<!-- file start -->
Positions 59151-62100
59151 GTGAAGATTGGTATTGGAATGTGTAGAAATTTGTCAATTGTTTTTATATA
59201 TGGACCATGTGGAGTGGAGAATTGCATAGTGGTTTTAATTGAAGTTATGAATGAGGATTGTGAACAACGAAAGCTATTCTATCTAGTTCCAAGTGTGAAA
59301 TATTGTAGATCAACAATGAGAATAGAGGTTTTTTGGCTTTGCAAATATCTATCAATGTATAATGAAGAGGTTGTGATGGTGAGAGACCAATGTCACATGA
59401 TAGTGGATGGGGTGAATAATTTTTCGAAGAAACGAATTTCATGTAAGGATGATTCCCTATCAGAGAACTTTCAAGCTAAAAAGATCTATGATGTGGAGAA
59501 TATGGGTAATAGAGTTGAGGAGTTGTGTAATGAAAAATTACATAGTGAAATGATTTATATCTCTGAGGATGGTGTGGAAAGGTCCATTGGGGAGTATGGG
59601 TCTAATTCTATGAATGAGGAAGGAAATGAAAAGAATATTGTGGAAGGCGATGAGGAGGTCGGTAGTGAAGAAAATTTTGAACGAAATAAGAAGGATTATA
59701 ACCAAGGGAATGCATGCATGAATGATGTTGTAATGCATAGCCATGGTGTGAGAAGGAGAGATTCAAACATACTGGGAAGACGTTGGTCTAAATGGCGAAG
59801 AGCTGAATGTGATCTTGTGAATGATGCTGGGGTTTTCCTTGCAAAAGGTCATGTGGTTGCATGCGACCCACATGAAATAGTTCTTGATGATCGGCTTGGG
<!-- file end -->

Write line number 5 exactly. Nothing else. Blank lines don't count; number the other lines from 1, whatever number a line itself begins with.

59401 TAGTGGATGGGGTGAATAATTTTTCGAAGAAACGAATTTCATGTAAGGATGATTCCCTATCAGAGAACTTTCAAGCTAAAAAGATCTATGATGTGGAGAA